Since speculative markets grew on the mere promise of tax cuts I do not find it difficult to believe that they would tank on the failure of such to be passed by Congress. I am of the mind that only a fool would want higher taxes. I don’t mind paying taxes for the things I use. I appreciate the military to defend the nation. I appreciate that the President needs a staff and as someone who loves to drive, I appreciate the roadways that course across our country crisscrossing hundreds of thousands of miles allowing me to get anywhere with my own two webbed hands on the wheel. But I do not want, not do I think it is moral, to pay taxes for things I do not need, want, use, or even believe in.
This nation was founded over a tax dispute more than anything else. That the people were taxed and had no one to represent them in front of those levying the tax caused a revolution that changed the world. We now have representatives that don’t represent our interests in lower taxes. Of all the promises Trump has made, lowering taxes is the most important. While left and right argue over the saying, “a rising tide lifts all boats” I personally only care that it lifts my boat. If you care that it lifts your boat too then we can band together in letting our Representatives know they fail to pass tax cuts at their peril.
I maintain that any tax cut that allows the people (including those who own businesses or stock in businesses) to keep more of their money it is a good tax cut. I do not care if the rich get a cut, I do not care if the middle class does. At this point, taxes just need to be cut. Almost all of the programs they pay for can be cancelled and our nation move on. I am not blind to the idea that some people rely on these taxes for their food, clothing and shelter. I’m sure it is seen as cold-hearted by many that I don’t want to be forced to pay them to live. Giving money or goods to charity should be a choice. It is not a proper use of tax money since it does not benefit all people. I do not get know to whom my money is going so I cannot go and share in the food they buy with my money. Some see this as not wanting to help. They confuse the giving that comes from desire with the giving that comes from government. Government does not make money, it only takes it. All the money government hands out it takes from someone else. The government does not ask if the person needs it, nor does it care that they had plans for it. Someone else’s need becomes your enthrallment.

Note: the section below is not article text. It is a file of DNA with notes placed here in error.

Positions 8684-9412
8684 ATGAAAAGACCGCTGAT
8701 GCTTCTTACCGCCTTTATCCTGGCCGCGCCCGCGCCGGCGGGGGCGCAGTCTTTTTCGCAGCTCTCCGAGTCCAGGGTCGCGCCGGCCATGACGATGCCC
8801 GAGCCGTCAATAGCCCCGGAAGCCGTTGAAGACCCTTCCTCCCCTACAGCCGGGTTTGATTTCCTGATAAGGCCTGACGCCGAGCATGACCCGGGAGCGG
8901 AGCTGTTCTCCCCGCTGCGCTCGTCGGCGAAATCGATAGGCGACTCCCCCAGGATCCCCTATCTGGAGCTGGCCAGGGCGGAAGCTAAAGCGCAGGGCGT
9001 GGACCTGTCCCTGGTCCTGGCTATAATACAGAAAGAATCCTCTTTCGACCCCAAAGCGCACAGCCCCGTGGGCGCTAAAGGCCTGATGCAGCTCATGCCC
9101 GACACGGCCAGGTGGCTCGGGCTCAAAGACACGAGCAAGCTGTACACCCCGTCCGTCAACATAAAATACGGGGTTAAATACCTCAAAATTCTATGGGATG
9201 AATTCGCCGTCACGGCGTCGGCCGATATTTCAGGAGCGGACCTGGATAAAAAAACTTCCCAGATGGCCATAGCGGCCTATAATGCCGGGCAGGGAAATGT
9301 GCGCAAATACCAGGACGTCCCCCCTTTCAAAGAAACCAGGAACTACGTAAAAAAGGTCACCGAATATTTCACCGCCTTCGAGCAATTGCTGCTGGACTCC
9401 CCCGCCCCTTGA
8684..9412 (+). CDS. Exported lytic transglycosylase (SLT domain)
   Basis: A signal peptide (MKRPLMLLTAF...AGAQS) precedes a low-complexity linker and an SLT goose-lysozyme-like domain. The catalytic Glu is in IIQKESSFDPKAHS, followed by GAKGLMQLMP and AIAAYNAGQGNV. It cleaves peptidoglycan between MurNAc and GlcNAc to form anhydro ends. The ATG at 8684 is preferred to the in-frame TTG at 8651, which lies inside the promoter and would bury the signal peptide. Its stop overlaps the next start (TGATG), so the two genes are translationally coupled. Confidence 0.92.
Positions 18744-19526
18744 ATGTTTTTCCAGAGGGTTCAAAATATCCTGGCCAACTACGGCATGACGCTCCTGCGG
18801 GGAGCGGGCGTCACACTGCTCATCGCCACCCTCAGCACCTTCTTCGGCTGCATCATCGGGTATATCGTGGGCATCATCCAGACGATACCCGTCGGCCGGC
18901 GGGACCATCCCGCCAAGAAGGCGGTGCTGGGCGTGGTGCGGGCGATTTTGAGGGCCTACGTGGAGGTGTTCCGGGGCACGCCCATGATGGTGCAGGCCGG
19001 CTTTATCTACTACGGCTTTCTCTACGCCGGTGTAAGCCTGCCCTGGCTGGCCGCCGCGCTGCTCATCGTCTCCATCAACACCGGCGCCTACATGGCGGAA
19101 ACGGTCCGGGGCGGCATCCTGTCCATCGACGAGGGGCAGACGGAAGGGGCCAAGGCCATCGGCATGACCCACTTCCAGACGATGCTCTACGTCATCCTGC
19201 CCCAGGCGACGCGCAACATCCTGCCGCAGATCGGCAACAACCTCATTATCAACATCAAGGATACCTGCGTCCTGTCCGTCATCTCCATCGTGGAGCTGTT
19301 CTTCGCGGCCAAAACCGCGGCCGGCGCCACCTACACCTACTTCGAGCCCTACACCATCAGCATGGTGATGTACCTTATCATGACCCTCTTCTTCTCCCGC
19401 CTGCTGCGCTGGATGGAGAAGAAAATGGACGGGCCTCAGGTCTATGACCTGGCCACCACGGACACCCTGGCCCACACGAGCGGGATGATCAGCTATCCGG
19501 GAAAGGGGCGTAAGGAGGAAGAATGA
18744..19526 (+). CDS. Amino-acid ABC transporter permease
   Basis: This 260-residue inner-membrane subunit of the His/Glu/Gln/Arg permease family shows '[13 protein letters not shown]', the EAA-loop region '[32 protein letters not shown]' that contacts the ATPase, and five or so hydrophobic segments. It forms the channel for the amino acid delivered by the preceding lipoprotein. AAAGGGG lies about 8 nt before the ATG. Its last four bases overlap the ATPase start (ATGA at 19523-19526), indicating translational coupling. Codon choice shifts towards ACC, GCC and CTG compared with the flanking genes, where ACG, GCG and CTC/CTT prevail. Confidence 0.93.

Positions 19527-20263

If a man sounds harsh it is because the government has pushed him to that end. What I give to charity, to help my fellow-man through church or other organization, is my business.
The deep tax cuts we really need as a nation, as a people, will only come when programs that do not benefit, directly, the whole, come to an end. It should be the rule of Congress to represent the people well and assess what direct benefit a project is to all the people or at least the vast majority of them. Indirect benefit, or a pretend benefit that cannot be quantified, is not enough reason to take money from people. No, I don’t believe that taxation IS theft, but I do believe that it CAN be.
The government never asks what it can do without. It only takes more. When talk of tax cuts come up, those in Washington say crazy things like, “how are we going to pay for these tax cuts?” Even those in favor of cuts use terrible language like, “this cut equals a pay raise for the American people”. No, my pay remains the same, you just take less of it away from me. Both sides of the political spectrum in Congress see the money as THEIR money, as the government’s money and not as MY money and YOUR money and that is one of the greatest problems facing our nation. That mindset that they own us and all we have and that they know better how to spend our money than we do.
Well Mr. Congressman, I earned it, you didn’t.
In the first episode of the POLITICO Money podcast, Steven Mnuchin offered an “absolute guarantee” that a tax overhaul would be signed into law by the end of the year.